The Port of Houston is the tenth busiest port in the world. And starting next April, anyone who uses it will have to have a new ID card. Its part of a nationwide effort by the Department of Homeland Security to strengthen security at America’s ports. Congressman Gene Green says the effort started seven years ago.
“After 911 literally working with the federal agencies, the FBI was on every site of the Houston Ship Channel working with the Coast Guard all our federal agencies were there giving suggestions on how they could harden both the water side and the land side, and this TWIC card is another step in that direction.”
TWIC stands for transportation worker identification. Thousands have already signed up. But so many people still need them, they had to open a second office to handle them. James Marchand is with the Transportation Security Administration.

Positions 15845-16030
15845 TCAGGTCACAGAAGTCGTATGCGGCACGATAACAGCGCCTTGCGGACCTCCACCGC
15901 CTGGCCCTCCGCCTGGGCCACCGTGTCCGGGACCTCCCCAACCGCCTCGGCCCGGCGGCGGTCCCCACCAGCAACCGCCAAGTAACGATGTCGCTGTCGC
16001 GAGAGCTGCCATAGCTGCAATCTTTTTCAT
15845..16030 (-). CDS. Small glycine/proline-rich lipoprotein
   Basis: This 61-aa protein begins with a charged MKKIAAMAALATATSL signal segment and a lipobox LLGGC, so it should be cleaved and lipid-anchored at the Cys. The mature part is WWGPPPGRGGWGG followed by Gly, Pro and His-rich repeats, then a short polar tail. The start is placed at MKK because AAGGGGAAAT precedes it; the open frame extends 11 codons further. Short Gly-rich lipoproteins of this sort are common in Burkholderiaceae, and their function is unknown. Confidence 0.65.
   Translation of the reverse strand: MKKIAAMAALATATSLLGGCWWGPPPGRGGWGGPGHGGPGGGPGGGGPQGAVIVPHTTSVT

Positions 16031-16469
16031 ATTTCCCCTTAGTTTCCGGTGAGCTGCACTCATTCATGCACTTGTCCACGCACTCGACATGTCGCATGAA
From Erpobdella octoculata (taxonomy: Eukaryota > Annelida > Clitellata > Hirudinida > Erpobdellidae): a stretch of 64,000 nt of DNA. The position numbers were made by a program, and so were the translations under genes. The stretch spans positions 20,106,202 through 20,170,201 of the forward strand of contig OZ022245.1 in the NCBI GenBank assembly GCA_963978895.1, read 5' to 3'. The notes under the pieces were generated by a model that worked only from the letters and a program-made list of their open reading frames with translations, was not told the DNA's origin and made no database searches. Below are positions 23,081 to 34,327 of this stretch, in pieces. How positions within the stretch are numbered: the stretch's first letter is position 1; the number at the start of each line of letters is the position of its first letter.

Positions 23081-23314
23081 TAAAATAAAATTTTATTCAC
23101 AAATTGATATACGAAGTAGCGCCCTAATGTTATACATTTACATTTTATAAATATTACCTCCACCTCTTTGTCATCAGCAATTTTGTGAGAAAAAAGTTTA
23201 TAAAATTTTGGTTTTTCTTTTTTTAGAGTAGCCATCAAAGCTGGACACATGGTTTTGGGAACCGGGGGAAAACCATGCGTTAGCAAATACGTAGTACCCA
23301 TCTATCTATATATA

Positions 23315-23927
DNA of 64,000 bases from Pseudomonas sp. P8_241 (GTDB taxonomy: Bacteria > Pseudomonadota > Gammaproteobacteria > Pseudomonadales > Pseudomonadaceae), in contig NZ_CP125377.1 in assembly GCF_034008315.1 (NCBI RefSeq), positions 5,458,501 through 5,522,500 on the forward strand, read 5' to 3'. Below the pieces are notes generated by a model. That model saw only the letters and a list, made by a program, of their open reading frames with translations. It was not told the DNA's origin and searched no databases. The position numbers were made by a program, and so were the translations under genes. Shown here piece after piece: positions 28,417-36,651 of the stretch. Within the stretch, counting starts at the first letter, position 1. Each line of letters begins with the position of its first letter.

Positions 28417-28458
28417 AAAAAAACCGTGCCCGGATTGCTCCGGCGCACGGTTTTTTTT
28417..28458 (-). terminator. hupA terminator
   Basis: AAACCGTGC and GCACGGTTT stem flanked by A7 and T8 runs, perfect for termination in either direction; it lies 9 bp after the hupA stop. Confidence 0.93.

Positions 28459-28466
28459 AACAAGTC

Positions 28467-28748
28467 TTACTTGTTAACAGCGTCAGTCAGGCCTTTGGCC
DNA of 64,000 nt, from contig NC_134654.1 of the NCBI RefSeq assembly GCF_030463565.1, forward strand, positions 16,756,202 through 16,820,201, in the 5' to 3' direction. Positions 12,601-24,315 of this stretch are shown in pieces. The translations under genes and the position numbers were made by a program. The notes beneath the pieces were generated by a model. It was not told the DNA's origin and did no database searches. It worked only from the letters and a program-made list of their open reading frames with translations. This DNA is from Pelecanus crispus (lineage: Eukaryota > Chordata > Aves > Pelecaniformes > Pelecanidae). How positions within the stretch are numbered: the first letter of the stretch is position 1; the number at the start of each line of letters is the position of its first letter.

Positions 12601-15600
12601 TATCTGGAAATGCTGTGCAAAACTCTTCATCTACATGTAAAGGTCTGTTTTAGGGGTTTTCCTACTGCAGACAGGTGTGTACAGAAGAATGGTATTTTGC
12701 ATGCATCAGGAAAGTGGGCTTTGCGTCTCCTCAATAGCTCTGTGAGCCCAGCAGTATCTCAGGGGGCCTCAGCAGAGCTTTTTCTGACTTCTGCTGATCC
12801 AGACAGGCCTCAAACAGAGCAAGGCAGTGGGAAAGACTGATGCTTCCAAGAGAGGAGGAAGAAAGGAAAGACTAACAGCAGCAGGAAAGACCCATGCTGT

“We have another two thousand people that need to come in and get their card, so now is the time to sign up. You can sign up online, get an appointment, or you can walk in the door. So we’re looking for all you folks who work in the maritime to come in and get your card.”
If you’ve been on a plane lately you already know what security changes have been made at our nation’s airports. But the government has been criticized for years for not tightening security at the ports. Congresswoman Shelia Jackson Lee says the new ID card is a step towards doing just that.
“Well it is some seven years after 911 and the United States has in essence dodged a bullet. We have made ourselves better. We have instituted the Department of Homeland Security. We have the Transportations Security Administration, which in essence protects us in our airports and aviation industry. And so we’ve made changes. But still we know that everyday there are terrorist cells in the United States. We know that there are no boundaries even though they are a sovereign nation. We know people move.”
The card costs 132 dollars. Anyone without one next April won’t be able to access the port without an escort.
Bill Stamps…KUHF Houston Public Radio News.